• Clauses providing for the duty of both parties to employ all reasonable endeavors to minimize any delay. 

The wording usually used for force majeure clauses comes from a combination of standard form provisions, standard market practice and law provisions. 

Does the contract include provisions for alternative relief that may be relevant to projects impacted by COVID-19? 

Apart from the provisions relating to force majeure, which could generally catch COVID-19, it is customary that contracts include a provision which allows a Contractor to request for a time extension and/or a price adjustment in the case of some events, which vary a lot but tend to include:

  • alterations made to the object of the contract;
  • changes to technical specifications made by the Contracting party;
  • changes to applicable legislation that was valid at the time when the contract was signed, provided that these do affect the object/execution of the contract;
  • creation, modification or extinction of taxes related to the object of the contract; and
  • any event that escapes from the “ordinary course of business” of the party and that effectively cause a so-called economic imbalance of the contract, meaning that the allocation of risks initially made no longer reflects reality. 

It is important to note here that construction contracts in Brazil, aside from incorporating provisions from various sources and because these usually involve the government and other public law entities, also incorporate theories, principles and concepts from administrative law (i.e. involving ordinary course of business and economic balance of the contract). This means that not all provisions set out in the contract, including reliefs related to extraordinary events such as COVID-19, would be applied as they are set out in the contract if a Contractor was to pursue such a relief in court (which could be done even if the dispute resolution mechanism chosen in the contract is arbitration).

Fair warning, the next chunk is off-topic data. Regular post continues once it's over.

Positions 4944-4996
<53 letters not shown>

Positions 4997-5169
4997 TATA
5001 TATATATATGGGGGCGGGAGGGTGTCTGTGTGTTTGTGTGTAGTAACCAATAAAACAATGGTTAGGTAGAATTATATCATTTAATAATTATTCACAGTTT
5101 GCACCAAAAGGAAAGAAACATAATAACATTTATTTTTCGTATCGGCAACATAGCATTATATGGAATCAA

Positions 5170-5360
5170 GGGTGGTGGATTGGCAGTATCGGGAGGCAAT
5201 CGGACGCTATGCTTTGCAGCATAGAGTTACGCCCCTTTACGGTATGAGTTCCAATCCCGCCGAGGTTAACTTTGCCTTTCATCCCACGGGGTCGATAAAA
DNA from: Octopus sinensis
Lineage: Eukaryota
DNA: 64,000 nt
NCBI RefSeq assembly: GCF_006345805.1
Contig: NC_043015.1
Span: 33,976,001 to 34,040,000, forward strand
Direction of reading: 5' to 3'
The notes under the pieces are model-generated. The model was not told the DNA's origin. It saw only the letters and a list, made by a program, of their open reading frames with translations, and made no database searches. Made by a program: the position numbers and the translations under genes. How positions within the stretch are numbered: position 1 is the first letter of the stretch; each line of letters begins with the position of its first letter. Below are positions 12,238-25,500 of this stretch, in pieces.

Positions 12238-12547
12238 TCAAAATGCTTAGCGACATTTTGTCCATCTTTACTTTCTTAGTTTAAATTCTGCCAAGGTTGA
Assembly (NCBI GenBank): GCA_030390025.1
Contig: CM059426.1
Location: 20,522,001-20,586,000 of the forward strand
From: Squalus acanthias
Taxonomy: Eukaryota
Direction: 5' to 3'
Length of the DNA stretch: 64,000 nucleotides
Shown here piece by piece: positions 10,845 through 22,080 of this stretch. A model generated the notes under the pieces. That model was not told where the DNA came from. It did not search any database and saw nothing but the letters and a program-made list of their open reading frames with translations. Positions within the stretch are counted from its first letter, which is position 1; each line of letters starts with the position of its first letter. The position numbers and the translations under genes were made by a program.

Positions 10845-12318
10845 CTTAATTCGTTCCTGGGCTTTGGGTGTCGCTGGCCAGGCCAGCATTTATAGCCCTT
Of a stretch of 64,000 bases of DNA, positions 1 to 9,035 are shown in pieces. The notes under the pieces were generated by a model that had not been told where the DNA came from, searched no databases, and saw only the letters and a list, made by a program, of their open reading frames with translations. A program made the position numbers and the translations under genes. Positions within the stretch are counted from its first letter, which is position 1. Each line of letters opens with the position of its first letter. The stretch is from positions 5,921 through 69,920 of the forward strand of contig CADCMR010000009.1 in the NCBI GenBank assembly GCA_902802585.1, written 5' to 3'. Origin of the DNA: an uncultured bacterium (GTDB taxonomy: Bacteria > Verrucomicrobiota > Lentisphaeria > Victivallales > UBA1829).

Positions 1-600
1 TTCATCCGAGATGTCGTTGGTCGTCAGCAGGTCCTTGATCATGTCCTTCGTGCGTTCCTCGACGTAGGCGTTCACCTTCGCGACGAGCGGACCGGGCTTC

Do the laws of the country provide for force majeure relief?  

Brazilian Federal Law No. 10.406 of 2002 (the Civil Code):

Art. 393. The debtor is not liable for damages resulting from unforeseeable circumstances or force majeure, if expressly not responsible for them.

A fortuitous event or force majeure occurs in the necessary fact, the effects of which it was not possible to avoid or prevent.

Art. 625. The contractor may suspend the work:

I - due to the owner's fault, or due to force majeure;

(…)

Article 625 of the Civil Code applies to the so-called Empreitadas, which are more general and much simpler construction agreements primarily governed by the Civil Code. Even though contracts used for larger/infrastructure projects (i.e. EPC contracts) are generally not deemed as Empreitadas, and because there is no single set of rules to regulate those, provisions that regulate Empreitadas are generally also applicable to larger/more complex construction projects.

Brazilian Federal Law No. 8.666 of 1993 (the Public Bids Law)

Art. 65. Contracts governed by this Law may be amended, with due justification, in the following cases:

(…)